NRAO/Karl V Jansky VLA, on the Plains of San Agustin fifty miles west of Socorro, NM, USA

    NRAO ngVLA, located near the location of the VLA site on the plains of San Agustin, fifty miles west of Socorro, NM, USA, at an elevation of 6970 ft (2124 m) with additional mid-baseline stations currently spread over greater New Mexico, Arizona, Texas, and Mexico

    NRAO/VLBA


    ESO/NRAO/NAOJ ALMA Array in Chile in the Atacama at Chajnantor plateau, at 5,000 metres

    Access to ALMA observing time by the North American astronomical community will be through the North American ALMA Science Center (NAASC).

    *The Very Long Baseline Array (VLBA) comprises ten radio telescopes spanning 5,351 miles. It’s the world’s largest, sharpest, dedicated telescope array. With an eye this sharp, you could be in Los Angeles and clearly read a street sign in New York City!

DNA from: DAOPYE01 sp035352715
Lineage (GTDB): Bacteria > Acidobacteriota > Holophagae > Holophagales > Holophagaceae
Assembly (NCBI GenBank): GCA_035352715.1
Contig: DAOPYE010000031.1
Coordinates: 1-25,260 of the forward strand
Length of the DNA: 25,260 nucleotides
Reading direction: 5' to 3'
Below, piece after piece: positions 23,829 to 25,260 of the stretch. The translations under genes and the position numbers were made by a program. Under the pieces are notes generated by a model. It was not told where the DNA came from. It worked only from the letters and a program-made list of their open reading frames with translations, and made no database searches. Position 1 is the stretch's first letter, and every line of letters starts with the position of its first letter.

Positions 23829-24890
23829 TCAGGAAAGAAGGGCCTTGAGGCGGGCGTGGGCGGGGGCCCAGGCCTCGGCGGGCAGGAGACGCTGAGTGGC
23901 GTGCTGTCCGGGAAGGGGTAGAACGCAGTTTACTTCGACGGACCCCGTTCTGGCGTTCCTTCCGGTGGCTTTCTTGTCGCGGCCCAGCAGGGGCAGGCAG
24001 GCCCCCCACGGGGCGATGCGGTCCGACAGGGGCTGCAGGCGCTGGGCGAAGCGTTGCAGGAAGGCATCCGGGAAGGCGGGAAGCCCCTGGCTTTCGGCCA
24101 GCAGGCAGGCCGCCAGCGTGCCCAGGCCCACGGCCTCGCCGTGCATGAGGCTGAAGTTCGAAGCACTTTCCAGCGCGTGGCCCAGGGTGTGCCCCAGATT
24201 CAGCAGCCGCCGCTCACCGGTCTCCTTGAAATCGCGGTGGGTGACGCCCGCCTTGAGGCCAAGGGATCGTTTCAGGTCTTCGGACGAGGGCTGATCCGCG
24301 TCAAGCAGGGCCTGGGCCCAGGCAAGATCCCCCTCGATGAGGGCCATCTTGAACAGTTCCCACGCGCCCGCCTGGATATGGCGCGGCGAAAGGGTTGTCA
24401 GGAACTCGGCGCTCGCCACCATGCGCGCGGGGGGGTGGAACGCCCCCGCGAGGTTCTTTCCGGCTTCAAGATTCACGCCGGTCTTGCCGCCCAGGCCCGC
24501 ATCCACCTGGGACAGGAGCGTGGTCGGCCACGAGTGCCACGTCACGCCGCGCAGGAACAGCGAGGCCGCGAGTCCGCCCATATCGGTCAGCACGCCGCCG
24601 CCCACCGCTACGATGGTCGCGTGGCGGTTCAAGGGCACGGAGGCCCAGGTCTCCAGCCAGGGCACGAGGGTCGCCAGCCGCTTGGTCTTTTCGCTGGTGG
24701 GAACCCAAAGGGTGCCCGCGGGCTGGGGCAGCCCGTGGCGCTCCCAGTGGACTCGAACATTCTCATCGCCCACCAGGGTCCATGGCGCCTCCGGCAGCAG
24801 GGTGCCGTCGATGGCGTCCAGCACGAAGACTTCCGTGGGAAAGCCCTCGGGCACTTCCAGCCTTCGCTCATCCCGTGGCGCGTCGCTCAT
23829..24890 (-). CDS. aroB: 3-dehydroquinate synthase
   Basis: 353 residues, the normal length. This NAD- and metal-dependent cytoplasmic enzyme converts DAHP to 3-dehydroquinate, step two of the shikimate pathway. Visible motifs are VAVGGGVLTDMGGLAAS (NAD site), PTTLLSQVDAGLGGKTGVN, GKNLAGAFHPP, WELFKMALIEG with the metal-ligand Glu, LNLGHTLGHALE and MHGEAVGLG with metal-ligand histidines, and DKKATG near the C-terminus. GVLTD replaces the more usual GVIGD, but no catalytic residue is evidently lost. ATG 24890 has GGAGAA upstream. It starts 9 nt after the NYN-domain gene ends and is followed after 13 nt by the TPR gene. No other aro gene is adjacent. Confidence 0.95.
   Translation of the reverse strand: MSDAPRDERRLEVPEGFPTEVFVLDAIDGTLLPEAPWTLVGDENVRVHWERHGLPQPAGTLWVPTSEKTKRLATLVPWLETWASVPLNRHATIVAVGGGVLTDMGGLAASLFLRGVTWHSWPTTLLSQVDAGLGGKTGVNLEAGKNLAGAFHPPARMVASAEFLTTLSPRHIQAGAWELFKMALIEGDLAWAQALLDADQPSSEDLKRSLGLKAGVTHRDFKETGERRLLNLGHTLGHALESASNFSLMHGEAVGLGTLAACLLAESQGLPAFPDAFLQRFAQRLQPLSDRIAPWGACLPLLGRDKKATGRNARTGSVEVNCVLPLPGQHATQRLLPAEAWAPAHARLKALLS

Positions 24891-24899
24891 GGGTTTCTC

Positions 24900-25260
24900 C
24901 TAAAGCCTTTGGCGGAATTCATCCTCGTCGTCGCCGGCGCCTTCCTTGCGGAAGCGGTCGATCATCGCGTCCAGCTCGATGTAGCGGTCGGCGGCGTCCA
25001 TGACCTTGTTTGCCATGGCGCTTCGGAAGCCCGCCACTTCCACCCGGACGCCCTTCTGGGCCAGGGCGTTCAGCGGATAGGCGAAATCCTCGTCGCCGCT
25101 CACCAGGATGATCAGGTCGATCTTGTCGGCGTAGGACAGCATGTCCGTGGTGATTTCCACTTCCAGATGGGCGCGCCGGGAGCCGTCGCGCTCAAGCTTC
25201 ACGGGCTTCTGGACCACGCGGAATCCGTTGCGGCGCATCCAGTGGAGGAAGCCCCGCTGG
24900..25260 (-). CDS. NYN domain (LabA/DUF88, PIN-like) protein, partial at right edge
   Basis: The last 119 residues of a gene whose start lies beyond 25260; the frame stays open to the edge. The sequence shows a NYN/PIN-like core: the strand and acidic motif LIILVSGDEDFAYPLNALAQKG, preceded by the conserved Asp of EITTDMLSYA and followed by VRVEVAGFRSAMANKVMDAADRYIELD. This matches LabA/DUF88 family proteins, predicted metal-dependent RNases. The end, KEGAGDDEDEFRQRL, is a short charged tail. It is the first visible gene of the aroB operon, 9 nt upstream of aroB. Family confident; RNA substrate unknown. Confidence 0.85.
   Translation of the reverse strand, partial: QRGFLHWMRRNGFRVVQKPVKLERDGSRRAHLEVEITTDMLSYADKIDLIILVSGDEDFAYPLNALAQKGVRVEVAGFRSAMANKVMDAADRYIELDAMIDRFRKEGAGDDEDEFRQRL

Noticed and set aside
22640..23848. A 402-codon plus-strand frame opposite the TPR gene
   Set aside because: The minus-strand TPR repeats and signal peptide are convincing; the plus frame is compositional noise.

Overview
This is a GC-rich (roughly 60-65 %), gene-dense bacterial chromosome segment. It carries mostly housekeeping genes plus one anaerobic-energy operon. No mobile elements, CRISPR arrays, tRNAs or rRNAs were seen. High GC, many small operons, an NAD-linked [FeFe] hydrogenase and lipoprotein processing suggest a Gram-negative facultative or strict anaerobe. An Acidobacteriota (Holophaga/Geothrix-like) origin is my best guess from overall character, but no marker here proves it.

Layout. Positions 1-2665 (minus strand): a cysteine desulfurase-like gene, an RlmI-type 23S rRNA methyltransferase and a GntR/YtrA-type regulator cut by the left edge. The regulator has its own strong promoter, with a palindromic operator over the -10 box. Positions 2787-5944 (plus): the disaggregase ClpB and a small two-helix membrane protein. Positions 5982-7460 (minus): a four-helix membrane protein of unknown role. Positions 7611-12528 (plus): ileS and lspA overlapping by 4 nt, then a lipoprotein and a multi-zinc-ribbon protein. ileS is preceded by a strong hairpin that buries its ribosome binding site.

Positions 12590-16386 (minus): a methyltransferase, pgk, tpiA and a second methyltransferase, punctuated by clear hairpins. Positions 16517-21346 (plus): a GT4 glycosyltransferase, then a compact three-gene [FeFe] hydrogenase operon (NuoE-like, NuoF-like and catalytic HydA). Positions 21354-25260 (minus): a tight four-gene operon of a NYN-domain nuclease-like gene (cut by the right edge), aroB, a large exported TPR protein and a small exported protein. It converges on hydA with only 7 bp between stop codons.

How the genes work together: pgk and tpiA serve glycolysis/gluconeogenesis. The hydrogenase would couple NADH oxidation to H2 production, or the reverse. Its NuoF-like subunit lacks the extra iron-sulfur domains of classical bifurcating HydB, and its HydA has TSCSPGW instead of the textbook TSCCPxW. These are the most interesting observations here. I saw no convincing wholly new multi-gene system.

Astronomers use the continent-sized VLBA to zoom in on objects that shine brightly in radio waves, long-wavelength light that’s well below infrared on the spectrum. They observe blazars, quasars, black holes, and stars in every stage of the stellar life cycle. They plot pulsars, exoplanets, and masers, and track asteroids and planets.

    Astronomers use the continent-sized VLBA to zoom in on objects that shine brightly in radio waves, long-wavelength light that’s well below infrared on the spectrum. They observe blazars, quasars, black holes, and stars in every stage of the stellar life cycle. They plot pulsars, exoplanets, and masers, and track asteroids and planets.

     
  • richardmitnick 3:51 pm on September 3, 2020 Permalink | Reply
    Tags: "ALMA Discovers Misaligned Rings in Planet-Forming Disk Around Triple Stars", , , , , , , Radio Astronomy   

    From ALMA: “ALMA Discovers Misaligned Rings in Planet-Forming Disk Around Triple Stars”